# Friday, 09 August 2013

Spatial data types were introduced in SQL Server 2008. These data types allow you to store location information directly in your data rows and quickly query that information to create shapes and to determine locations, distances, and points within a given shape.

SQL Server defines two types of spatial data - Geography and Geometry. Both data types track locations as x, y coordinates. The difference is that the Geography data type takes into account the curve of the Earth, while the Geometry data type does not. Because of this, Geography data is often best suited for mapping locations by Latitude and Longitude and computing distances between locations that are far apart. With Geometry data, you can define your own coordinate (such as location in a warehouse) and you should focus on locations that are close enough that the Earths' curve is inconsequential (for example, the distance between storage bins in a warehouse or stations on a shop floor).

Both data types store x, y coordinates in a binary format and each can be used to query locations. A couple advantages of these data types are

  1. We can define database columns with these data types
  2. Built-in functions exist to do things like draw shapes and compute distances. We can call these functions within a SQL SELECT statement.
  3. These columns can be indexed, making calculations very fast.

Imagine a table with the following structure.

CREATE TABLE [dbo].[CustomerAddresses](
    [id] [int] IDENTITY(1,1) NOT NULL,
    [CompanyName] [varchar](250) NOT NULL,
    [StreetAddress] [varchar](250) NOT NULL,
    [City] [varchar](250) NOT NULL,
    [State] [varchar](20) NOT NULL,
    [PostalCode] [char](25) NOT NULL,
    [Geo] [geography] NULL,
    [Latitude] [decimal](18, 14) NULL,
    [Longitude] [decimal](18, 14) NULL
 CONSTRAINT [PK_CustomerAddress] PRIMARY KEY CLUSTERED 
(
    [id] ASC
) WITH (PAD_INDEX  = OFF, STATISTICS_NORECOMPUTE  = OFF, IGNORE_DUP_KEY = OFF, ALLOW_ROW_LOCKS  = ON, ALLOW_PAGE_LOCKS  = ON) ON [PRIMARY]
) ON [PRIMARY] 

The Geo column of this table is a Geography data type and is designed to store binary information about the location coordinates.

We can index this column with the following command:

CREATE SPATIAL INDEX SIndx_CustomerAddress_geo_col1 
   ON dbo.CustomerAddress(Geo); 

If we have a table populated with latitude and longitude data (Fig 1), we can easily convert this data to the Geography data type using the Geography::Point function static extension method.

Fig1-SampleLatLongData[1]

Fig. 1 - Latitude and Longitude data

We convert x and y coordinates to the Geography data type using the Geography::Point function static extension method. The Geography::Point function takes 3 parameters: longitude, latitude, and a code representing the SRID, which is a well-known coordinate system. The most popular system is represented by 4326 and defines 0 latitude at the equator and 0 longitude at a line passing through Greenwich, England. It’s worth pointing out that the Geography::Point parameters list Longitude before Latitude, even though most coordinate systems list Latitude first. This can be confusing, but it’s something you will want to be aware of.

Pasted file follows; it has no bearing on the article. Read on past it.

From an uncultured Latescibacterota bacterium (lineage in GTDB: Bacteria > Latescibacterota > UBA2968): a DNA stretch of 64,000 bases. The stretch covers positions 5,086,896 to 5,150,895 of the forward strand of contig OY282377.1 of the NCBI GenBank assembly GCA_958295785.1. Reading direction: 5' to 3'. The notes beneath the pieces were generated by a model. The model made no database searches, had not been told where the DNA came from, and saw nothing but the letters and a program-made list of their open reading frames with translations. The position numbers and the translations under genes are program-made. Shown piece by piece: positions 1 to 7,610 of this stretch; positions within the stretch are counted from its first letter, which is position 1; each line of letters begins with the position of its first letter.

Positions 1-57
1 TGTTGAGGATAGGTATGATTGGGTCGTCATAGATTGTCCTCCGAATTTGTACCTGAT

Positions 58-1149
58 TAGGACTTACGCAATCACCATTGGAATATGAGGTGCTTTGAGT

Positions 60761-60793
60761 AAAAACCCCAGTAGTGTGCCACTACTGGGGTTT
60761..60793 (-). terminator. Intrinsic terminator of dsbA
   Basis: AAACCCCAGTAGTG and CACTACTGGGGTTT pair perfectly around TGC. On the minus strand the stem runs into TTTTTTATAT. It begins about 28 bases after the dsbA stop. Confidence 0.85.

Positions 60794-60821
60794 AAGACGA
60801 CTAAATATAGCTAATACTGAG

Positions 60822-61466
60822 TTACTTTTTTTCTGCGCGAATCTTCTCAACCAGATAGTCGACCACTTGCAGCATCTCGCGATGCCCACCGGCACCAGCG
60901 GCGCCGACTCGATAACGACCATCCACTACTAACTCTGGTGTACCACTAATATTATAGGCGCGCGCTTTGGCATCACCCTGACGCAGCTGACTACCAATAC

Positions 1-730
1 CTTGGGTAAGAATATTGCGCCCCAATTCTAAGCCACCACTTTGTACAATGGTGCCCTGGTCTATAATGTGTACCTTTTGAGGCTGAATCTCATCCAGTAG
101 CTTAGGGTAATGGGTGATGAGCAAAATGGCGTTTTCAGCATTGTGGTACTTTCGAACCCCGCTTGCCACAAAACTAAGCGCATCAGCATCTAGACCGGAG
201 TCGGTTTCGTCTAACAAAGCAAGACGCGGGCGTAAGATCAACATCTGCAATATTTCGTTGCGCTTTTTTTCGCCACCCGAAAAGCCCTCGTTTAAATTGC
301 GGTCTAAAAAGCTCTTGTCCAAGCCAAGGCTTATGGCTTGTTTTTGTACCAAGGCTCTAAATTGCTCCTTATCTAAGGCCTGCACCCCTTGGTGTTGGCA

For this table, the SQL statement is

UPDATE GeoDemo.dbo.CustomerAddress
    SET Geo = Geography::Point(Latitude,Longitude, 4326)
    WHERE Latitude IS NOT NULL AND Longitude IS NOT NULL 

The SQL above populates a column of type Geography with point data representing latitude and longitude, as shown in Fig. 2.

Fig2-SampleDataWithGeoPoints[1]

One very useful extension method of a Geography Data Type is Distance, which accepts a parameter of another Geography point and returns the distance in meters between the 2 points.
The following code calculates the distance (in miles) between 2 points in our table.

DECLARE @GeoLocation1 GEOGRAPHY,
    @GeoLocation2 GEOGRAPHY,
    @MetersPerMile DECIMAL,
    @Distance DECIMAL (18,14)
SET @MetersPerMile = 1609.344
SET @GeoLocation1 = (SELECT Geo FROM dbo.CustomerAddress WHERE Id = 1)
SET @GeoLocation2 = (SELECT Geo FROM dbo.CustomerAddress WHERE Id = 2)
SET @Distance =     
    (SELECT @GeoLocation1.STDistance(@GeoLocation2)/@MetersPerMile)
PRINT @Distance 
PRINT 'miles between Point 1 and Point 2' 

Finally, we can use the STDistance extension method from within a SQL SELECT statement to calculate all points within a certain radius of a given point. Below is an example listing all addresses within 100 miles of Address #1

DECLARE @CustomerGeoLocation GEOGRAPHY,
        @RadiusInMiles INT,
        @MetersPerMile DECIMAL,
        @RadiusInMeters DECIMAL (22,14),
        @CenterId INT 

SET @CenterId = 1
SET @CustomerGeoLocation = (SELECT Geo FROM dbo.CustomerAddress WHERE Id = @CenterId)
SET @RadiusInMiles = 100
SET @MetersPerMile = 1609.344
SET @RadiusInMeters = @RadiusInMiles * @MetersPerMile
SELECT 
@CustomerGeoLocation.STDistance(c.Geo)/@MetersPerMile AS DistanceInMiles,
c.*
    FROM dbo.CustomerAddress c
    WHERE c.Geo.STDistance(@CustomerGeoLocation) <= @RadiusInMeters
    AND c.id <> @CenterId
    ORDER BY DistanceInMiles 

In this article, we introduced the SQL Server Spatial data types and showed how to use the Geography extension methods to calculate distance and find nearby locations.